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Africa

Who we are

Who we are

The BirdLife Africa Partnership is a growing network of 24 such organisations, with a combined total of more than 500 staff and 87,000 members.  Learn more about BirdLife Africa

What we do

What we do

BirdLife Africa Partnership emphasises developing positive linkages between birds, biodiversity and the livelihoods of people. Read more about our Programmes in Africa.

Support us

Support us

Together we can impact the future for Africa’s people and nature. Read about how you can get involved.

Where we work

Where we work

We work in the most well-endowed continent in the world, stretching from the northern temperate to the southern temperate zones. Read more about our local network.

Save Nature's Clean-up Crew Most vultures are teetering on the brink of extinction across Africa. Considering the vital role they play in preventing spread of life-threatening diseases, we must do everything we can to save these unsung heroes

Sedimentation in Lake Kivu, fish breeding sites are threatened ©ACNR

Efforts to enhance climate change resilience in the Lake Kivu and Rusizi River Basins

Thu, 18/08/2016
The CRAG project is applying various conservation approaches and activities, such as integrated water management; ecosystem-based adaptation to climate change; soil erosion, pollution and forest management; and community livelihoods, which have impact across a landscape gradient in ways that directly benefit human wellbeing and the biodiversity.
South Africa's Grasslands IBA receiving tax benefits © C. Stevens

Can Tax Save Birds?

Tue, 09/08/2016
South Africa’s IBA Team are using key tax incentives in conjunction with the national Biodiversity Stewardship model, to conserve and better manage vital habitats for birds and other biodiversity.
View of Lake Kivu from Rusizi River © Josep Casas

Sediment fingerprinting: monitoring erosion in the Lake Kivu-Rusizi River landscape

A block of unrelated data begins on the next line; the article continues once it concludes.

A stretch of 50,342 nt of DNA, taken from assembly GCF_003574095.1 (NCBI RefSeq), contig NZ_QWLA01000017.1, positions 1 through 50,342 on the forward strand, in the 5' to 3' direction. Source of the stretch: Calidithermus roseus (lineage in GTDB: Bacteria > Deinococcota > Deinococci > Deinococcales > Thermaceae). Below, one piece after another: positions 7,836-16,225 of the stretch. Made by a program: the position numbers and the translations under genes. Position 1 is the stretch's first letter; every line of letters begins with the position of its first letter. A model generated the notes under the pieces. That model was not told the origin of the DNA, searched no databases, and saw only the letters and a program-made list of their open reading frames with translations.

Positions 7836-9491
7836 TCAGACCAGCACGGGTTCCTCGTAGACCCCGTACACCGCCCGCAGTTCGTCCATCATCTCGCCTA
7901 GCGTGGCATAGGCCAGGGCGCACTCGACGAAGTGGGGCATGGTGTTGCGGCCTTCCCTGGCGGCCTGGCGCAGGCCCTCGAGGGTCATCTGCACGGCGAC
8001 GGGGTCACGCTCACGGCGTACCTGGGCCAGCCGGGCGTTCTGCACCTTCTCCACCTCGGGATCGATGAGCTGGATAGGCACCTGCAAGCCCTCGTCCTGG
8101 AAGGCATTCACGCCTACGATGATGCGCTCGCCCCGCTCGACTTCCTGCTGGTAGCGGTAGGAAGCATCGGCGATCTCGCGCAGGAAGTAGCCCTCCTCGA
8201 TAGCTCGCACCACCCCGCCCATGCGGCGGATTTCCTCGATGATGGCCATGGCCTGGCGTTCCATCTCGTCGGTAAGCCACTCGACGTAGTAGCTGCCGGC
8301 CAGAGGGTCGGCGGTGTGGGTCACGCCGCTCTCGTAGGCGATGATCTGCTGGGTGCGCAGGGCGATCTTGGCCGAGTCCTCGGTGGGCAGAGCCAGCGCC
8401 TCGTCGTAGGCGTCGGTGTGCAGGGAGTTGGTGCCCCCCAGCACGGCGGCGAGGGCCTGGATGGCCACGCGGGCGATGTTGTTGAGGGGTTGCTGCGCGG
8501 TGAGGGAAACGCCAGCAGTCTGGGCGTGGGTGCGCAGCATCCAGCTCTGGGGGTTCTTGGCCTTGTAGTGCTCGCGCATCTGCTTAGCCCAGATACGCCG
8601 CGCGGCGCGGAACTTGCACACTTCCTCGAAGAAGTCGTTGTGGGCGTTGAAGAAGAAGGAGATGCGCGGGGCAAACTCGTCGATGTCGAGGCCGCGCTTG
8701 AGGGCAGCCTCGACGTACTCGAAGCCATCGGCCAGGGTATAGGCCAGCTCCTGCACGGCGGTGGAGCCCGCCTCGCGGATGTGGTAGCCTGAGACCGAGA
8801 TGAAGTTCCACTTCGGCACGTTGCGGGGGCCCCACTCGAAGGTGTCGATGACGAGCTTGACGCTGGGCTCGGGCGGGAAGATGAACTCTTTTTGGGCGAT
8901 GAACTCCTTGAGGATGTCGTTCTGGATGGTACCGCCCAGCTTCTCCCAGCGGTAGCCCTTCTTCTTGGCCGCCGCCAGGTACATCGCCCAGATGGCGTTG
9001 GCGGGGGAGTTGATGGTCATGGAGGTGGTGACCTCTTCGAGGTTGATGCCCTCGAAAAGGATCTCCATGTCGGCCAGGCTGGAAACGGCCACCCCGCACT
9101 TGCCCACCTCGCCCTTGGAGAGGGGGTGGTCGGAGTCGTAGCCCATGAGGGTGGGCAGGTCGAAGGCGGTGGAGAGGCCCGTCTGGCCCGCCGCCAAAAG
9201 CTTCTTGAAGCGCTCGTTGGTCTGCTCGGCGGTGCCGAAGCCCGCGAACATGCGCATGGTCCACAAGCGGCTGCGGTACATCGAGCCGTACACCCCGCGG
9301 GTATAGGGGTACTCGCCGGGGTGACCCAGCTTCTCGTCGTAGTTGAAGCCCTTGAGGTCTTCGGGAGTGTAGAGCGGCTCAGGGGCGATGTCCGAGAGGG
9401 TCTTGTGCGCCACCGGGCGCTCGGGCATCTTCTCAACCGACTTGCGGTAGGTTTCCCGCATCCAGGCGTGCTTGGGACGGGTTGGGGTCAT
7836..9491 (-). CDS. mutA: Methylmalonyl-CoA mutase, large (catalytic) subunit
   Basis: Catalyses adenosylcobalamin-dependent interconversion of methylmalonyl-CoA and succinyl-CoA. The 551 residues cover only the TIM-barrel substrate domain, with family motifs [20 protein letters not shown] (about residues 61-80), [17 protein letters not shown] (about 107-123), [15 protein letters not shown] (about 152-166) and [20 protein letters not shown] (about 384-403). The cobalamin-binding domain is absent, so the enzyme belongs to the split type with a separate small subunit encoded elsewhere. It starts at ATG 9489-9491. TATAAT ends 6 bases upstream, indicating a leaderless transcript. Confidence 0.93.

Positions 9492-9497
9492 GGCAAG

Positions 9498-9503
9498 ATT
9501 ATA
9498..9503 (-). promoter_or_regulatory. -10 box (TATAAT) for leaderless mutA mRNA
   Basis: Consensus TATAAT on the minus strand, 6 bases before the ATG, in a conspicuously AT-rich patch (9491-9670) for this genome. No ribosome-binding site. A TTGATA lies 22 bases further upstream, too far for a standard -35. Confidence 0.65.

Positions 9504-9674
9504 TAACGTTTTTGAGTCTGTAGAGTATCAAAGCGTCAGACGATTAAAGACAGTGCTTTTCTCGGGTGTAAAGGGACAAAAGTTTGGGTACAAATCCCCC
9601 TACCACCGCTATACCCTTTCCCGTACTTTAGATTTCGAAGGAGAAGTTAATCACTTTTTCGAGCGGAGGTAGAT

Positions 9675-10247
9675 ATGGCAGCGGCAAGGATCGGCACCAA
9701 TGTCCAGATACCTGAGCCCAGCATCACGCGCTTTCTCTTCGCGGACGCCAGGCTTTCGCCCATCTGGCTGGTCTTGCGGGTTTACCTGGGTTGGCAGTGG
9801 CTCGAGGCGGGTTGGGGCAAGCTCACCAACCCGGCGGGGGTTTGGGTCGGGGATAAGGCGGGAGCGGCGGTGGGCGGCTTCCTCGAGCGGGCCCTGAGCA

Tue, 26/07/2016
Erosion resulting from human activities such as agriculture is a widespread and major cause of land degradation. Addressing erosion and sedimentation is therefore central to the CRAG approach currently being piloted in the Lake Kivu–Rusizi River Basins in Burundi, DR Congo and Rwanda.
Biosfera team helping the Cape Verde Shearwater © Liz Smith

Winning hearts and minds in Cape Verde

Tue, 19/07/2016
Video story: step into a desert island wilderness, where conservation work for turtles and birds is delivering heartening, long lasting, results: “Now the fishermen work with us, they help us count the birds instead of killing them. They even adopt turtle nests. It is a big, big change.”
Marabou Storks in Lake Victoria © Marc Veraart

Traditional wisdom and conservation science in Lake Victoria

Fri, 15/07/2016
New analysis reveals key factors that could help make or break a conservation project, and practitioners in Africa and around the world can all benefit from their hard-won lessons.
Sweep-netting to identify shea pollinators. Photo © J Stout

Shea butter nourishes more than dry skin

Thu, 30/06/2016
The benefits of shea butter are plenty, but the future of this valuable oil may not be as smooth. The shea tree’s surrounding habitat is steadily being stripped of diversely flowering trees and shrubs, impacting pollinators and diminishing yields. This loss of habitat also lowers numbers of insect-hungry migratory birds. A new BirdLife project, funded by the Darwin Initiative, aims to help crack this tough nut. Education, replanting, research, and collaboration with Industry form part of a pilot project aiming to soften the rough areas of Burkina Faso’s shea butter production.